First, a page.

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A Comparison of Nurse Practitioners, Physician Assistants, and Primary Care Physicians’ Patterns of Practice and Quality of Care in Health Centers

Kurtzman, Ellen T., PhD, MPH, RN, FAAN*; Barnow, Burt S., PhD

doi: 10.1097/MLR.0000000000000689
Original Articles
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Background: Under the Affordable Care Act, the number and capacity of community health centers (HCs) is growing. Although the majority of HC care is provided by primary care physicians (PCMDs), a growing proportion is delivered by nurse practitioners (NPs) and physician assistants (PAs); yet, little is known about how these clinicians’ care compares in this setting.

Objectives: To compare the quality of care and practice patterns of NPs, PAs, and PCMDs in HCs.

Research Design: Using 5 years of data (2006–2010) from the HC subsample of the National Ambulatory Medical Care Survey and multivariate regression analysis, we estimated the impact of receiving NP-delivered or PA-delivered care versus PCMD-delivered care. We used design-based and model-based inference and weighted all estimates.

Subjects: Primary analyses included 23,704 patient visits to 1139 practitioners—a sample representing approximately 30 million patient visits to HCs in the United States.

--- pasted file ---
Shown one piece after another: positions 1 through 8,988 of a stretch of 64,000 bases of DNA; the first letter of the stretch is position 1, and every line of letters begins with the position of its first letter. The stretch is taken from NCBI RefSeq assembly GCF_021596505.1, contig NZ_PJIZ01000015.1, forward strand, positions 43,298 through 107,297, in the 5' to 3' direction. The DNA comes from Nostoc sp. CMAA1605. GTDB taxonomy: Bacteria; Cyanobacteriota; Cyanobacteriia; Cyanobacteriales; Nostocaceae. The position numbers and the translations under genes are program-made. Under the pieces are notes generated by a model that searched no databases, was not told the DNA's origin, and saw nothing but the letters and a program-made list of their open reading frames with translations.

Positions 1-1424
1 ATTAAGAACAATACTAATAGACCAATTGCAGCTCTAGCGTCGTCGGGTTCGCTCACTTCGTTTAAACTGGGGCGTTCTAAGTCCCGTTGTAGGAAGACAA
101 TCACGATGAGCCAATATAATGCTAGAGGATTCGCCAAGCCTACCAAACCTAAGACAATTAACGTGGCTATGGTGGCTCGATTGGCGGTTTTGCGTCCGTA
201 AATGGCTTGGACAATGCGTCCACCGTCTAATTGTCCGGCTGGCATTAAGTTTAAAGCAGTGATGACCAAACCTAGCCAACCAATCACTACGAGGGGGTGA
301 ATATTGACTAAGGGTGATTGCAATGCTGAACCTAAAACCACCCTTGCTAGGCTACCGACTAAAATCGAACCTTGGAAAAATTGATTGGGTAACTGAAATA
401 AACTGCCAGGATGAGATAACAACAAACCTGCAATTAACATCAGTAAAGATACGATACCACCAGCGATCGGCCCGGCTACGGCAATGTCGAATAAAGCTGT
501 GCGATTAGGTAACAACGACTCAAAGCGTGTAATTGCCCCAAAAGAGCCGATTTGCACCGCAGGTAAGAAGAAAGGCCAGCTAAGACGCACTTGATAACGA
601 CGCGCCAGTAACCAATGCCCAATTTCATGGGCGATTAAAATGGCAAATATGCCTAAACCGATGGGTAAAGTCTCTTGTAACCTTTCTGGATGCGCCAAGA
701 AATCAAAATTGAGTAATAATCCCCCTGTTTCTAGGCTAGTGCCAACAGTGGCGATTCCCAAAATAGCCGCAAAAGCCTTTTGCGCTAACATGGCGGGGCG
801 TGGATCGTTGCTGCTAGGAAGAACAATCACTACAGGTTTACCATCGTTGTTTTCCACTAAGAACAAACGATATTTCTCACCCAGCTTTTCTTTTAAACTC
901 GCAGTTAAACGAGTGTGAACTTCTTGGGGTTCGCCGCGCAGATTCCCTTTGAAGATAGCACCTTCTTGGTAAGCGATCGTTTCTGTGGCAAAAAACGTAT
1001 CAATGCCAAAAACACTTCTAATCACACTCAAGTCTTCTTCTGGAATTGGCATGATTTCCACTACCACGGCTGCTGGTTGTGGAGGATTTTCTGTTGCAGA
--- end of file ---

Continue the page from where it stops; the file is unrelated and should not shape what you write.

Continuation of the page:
Measures: We examined 9 patient-level outcomes: 3 quality indicators, 4 service utilization measures, and 2 referral pattern measures.

Results: On 7 of the 9 outcomes studied, no statistically significant differences were detected in NP or PA care compared with PCMD care. On the remaining outcomes, visits to NPs were more likely to receive recommended smoking cessation counseling and more health education/counseling services than visits to PCMDs (P≤0.05). Visits to PAs also received more health education/counseling services than visits to PCMDs (P≤0.01; design-based model only).

Conclusions: Across the outcomes studied, results suggest that NP and PA care were largely comparable to PCMD care in HCs.

*School of Nursing

Trachtenberg School of Public Policy and Public Administration, The George Washington University, Washington, DC

Supported by the 2014 National Center for Health Statistics/AcademyHealth Health Policy Fellowship. The views presented here are solely those of the authors.

The authors declare no conflict of interest.

Reprints: Ellen T. Kurtzman, PhD, MPH, RN, FAAN, School of Nursing, The George Washington University, 1919 Pennsylvania Avenue NW, Suite 500, Washington, DC 20006. E-mail:

Copyright © 2017 Wolters Kluwer Health, Inc. All rights reserved.